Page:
Method of correcting wind tunnel data for omitted parts of airplane models

R. H. Smith
naca-tn-254
Jan 1927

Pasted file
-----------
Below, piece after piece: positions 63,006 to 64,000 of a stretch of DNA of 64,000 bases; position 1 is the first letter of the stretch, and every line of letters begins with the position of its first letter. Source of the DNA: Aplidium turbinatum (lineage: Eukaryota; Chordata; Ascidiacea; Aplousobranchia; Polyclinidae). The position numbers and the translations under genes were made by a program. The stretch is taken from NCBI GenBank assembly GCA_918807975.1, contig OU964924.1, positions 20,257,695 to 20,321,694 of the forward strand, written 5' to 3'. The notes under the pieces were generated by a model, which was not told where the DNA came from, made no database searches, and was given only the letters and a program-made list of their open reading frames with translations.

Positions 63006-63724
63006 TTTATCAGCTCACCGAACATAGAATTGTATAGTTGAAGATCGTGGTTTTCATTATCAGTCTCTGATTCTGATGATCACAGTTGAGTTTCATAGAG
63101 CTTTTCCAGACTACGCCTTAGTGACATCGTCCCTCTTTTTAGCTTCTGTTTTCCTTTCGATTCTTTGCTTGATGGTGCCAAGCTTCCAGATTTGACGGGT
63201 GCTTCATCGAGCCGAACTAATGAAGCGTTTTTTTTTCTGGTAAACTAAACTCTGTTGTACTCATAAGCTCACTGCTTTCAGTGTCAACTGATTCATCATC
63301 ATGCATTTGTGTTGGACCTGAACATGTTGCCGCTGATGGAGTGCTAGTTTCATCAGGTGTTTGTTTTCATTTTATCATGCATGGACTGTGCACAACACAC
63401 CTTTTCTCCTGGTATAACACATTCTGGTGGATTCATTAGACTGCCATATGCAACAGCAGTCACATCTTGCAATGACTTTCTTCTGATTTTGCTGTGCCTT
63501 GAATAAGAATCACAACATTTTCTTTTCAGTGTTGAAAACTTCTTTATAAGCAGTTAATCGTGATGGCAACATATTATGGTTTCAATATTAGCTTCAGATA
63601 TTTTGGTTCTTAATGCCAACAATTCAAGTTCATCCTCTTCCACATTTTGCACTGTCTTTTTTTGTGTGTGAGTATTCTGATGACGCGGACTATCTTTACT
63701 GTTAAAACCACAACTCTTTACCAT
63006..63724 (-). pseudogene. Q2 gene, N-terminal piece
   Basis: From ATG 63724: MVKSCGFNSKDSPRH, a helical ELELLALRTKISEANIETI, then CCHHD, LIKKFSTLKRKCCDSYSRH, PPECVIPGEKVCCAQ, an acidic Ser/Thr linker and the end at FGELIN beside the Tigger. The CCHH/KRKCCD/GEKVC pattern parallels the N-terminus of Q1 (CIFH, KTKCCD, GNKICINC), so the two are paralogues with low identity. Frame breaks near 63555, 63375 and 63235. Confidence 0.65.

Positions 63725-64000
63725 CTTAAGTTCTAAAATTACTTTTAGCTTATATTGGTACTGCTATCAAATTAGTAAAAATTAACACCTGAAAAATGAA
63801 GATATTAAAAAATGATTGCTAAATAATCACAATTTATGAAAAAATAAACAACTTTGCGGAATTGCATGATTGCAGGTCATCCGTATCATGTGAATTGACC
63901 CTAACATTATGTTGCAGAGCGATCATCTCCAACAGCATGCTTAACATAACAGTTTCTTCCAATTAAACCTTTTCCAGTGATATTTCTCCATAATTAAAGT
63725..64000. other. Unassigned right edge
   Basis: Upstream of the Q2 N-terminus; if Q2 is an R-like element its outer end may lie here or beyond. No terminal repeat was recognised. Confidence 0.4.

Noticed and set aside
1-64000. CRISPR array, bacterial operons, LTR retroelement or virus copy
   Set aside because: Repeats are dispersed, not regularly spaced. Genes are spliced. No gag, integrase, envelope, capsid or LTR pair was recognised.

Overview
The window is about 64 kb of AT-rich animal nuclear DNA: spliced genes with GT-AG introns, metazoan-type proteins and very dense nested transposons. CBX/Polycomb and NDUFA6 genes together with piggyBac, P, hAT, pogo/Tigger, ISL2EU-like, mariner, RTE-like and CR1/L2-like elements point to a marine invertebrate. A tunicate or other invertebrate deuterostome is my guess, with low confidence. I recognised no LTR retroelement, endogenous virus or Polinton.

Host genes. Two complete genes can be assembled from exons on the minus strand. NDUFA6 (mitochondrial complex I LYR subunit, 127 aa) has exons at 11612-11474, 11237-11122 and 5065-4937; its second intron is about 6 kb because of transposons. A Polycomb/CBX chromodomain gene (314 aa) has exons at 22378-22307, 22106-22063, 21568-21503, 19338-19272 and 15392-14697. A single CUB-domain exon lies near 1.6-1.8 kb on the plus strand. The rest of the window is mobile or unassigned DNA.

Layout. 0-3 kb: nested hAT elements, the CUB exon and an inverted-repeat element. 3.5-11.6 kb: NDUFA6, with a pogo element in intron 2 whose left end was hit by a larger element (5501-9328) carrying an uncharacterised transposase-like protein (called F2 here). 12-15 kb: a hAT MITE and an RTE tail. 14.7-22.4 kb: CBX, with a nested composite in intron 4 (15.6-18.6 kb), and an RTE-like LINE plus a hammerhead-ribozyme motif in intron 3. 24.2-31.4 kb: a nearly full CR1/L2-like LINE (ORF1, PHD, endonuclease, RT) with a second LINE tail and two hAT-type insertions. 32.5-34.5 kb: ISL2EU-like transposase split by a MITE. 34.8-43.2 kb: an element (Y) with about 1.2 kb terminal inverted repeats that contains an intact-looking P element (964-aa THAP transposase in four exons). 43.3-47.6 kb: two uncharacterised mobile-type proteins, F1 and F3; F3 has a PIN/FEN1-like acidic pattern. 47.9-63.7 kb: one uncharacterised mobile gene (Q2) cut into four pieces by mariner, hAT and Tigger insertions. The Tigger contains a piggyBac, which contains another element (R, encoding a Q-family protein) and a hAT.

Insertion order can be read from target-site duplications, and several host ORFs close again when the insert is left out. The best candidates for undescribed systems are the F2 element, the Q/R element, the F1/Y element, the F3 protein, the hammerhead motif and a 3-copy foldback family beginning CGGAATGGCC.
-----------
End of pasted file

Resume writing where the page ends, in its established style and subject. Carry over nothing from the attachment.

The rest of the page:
Wind tunnel models do not have complete similarity to the full scale airplane. Part of the dissimilarity is due to the difference between the stationary model in the artificial wind stream of the tunnel and the moving airplane in still air. There are a number of other reasons for departing from exact geometrical similitude. For reasons of accuracy and economy, all minor parts of the full scale airplane, such as struts, wires, fittings, control horns and other parts whose scale corrections are large are removed from wind tunnel models. By omitting the minor parts of the airplane in the wind tunnel model and adding to the forces and moments of the model those omitted parts measured full scale and properly reduced, the scale effects of such parts disappear from the model data. Scale effects due to major parts of the airplane, particularly the fuselage and wings, can be corrected by omitting the propeller and making the surface of the model as smooth as possible, two further departures from geometrical similitude between model and full scale that add considerably to the accuracy and economy of model tests.

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